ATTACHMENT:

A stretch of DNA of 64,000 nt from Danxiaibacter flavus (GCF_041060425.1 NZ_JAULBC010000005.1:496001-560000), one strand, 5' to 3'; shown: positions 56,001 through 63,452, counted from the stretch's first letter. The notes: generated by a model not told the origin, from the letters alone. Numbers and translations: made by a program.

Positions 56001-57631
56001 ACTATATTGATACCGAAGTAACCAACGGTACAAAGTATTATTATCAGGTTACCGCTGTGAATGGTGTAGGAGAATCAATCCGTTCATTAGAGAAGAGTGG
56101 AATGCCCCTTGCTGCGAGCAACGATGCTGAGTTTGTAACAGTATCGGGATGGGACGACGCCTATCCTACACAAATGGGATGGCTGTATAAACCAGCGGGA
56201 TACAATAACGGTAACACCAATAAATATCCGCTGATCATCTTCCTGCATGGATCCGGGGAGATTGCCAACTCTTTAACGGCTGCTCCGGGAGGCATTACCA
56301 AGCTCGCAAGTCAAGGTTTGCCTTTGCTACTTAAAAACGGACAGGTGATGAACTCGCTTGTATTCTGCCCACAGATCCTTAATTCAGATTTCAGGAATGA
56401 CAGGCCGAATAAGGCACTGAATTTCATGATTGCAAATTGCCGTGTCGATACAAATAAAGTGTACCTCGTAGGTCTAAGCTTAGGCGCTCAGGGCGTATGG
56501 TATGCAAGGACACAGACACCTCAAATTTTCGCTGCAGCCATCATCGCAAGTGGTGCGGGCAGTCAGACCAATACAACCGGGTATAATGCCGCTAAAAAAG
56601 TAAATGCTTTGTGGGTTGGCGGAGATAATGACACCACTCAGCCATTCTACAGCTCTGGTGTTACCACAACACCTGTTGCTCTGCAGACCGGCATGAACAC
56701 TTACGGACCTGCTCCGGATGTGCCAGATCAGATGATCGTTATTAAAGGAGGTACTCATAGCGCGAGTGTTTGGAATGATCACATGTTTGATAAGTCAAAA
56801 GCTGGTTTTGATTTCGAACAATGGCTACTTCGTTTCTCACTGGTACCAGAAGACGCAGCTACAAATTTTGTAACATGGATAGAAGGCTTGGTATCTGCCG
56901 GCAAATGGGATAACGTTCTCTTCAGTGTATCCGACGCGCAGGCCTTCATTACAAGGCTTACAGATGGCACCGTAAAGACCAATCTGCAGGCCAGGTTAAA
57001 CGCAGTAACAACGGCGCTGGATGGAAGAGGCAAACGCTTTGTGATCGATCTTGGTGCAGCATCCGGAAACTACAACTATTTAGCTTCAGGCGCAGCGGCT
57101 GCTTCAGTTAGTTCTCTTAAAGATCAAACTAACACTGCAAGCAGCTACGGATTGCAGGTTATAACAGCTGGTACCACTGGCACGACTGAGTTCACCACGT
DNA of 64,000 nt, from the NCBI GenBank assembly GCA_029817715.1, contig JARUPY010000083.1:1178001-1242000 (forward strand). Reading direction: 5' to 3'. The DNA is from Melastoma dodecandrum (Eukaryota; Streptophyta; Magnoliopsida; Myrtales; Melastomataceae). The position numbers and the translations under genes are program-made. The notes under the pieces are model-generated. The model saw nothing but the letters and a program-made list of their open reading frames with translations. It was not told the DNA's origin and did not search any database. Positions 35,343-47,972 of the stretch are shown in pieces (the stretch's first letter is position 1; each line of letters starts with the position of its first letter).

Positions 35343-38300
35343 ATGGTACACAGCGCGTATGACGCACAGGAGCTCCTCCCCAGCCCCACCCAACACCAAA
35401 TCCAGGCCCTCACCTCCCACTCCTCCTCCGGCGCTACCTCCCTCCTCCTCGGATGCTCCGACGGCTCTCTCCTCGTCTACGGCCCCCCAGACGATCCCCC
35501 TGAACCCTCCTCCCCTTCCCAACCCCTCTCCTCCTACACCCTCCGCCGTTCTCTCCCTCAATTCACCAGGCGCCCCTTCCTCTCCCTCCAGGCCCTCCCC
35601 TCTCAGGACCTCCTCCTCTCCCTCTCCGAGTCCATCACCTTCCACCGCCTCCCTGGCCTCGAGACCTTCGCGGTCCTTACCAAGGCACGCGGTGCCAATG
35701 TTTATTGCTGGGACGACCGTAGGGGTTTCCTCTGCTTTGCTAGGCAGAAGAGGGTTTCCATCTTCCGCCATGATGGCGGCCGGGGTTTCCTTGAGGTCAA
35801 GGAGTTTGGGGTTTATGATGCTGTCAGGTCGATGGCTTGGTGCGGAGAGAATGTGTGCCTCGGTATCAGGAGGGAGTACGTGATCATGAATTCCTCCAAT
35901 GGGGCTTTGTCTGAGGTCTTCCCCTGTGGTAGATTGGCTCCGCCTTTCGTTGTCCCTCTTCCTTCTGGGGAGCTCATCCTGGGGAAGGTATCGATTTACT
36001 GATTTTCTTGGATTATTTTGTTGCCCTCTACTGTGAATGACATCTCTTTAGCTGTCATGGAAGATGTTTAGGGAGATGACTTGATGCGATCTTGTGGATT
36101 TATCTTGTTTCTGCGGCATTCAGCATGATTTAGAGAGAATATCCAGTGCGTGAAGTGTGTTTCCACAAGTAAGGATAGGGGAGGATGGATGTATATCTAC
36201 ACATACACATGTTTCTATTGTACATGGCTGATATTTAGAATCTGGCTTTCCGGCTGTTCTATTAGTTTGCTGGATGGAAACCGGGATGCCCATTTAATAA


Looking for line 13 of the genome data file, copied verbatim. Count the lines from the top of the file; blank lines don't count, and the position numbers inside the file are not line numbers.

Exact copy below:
57001 CGCAGTAACAACGGCGCTGGATGGAAGAGGCAAACGCTTTGTGATCGATCTTGGTGCAGCATCCGGAAACTACAACTATTTAGCTTCAGGCGCAGCGGCT